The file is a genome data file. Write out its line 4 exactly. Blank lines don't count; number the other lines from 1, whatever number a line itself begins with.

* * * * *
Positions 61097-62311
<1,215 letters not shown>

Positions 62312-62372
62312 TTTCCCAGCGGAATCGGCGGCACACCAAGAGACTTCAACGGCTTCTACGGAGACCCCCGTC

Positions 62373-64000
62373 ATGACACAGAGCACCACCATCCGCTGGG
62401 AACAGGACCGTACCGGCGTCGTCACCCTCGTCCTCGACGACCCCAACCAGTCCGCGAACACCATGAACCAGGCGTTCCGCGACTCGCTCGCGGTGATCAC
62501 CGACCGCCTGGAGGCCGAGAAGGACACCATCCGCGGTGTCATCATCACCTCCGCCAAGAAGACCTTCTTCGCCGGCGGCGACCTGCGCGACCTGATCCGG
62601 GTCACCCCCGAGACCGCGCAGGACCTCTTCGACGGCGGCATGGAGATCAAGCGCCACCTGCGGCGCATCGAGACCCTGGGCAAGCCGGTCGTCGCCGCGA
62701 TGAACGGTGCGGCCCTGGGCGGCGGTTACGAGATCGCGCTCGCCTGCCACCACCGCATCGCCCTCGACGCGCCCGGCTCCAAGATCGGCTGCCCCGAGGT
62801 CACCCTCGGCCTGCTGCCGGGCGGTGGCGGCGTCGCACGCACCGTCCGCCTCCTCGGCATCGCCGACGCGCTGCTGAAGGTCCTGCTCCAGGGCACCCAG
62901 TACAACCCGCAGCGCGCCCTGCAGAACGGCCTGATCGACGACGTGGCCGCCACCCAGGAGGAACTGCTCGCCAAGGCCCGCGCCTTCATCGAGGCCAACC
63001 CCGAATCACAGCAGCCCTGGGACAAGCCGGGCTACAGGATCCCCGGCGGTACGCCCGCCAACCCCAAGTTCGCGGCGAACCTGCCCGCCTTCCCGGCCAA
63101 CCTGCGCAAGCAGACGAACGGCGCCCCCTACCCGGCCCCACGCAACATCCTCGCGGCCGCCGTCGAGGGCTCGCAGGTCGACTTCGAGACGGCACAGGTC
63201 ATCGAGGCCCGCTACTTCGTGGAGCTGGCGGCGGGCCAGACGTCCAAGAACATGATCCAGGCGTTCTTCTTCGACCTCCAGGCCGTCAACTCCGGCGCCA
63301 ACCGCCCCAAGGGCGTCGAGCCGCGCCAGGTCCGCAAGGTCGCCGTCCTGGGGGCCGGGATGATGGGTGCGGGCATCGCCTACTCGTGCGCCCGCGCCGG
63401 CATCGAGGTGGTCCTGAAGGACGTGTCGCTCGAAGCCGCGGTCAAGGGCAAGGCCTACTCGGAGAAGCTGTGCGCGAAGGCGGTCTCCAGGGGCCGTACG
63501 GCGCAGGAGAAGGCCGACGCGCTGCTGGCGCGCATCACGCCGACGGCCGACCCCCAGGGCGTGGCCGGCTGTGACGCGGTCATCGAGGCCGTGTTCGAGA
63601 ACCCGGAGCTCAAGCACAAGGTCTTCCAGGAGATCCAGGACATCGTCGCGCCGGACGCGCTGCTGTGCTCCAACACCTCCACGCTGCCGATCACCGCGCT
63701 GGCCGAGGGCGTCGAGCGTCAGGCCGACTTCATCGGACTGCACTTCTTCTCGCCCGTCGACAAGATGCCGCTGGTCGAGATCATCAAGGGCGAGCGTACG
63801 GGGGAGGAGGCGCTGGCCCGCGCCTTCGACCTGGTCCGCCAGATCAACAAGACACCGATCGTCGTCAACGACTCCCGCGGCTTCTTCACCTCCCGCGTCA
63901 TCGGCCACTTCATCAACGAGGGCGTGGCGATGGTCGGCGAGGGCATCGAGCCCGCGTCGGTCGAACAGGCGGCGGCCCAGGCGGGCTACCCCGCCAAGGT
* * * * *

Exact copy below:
62312 TTTCCCAGCGGAATCGGCGGCACACCAAGAGACTTCAACGGCTTCTACGGAGACCCCCGTC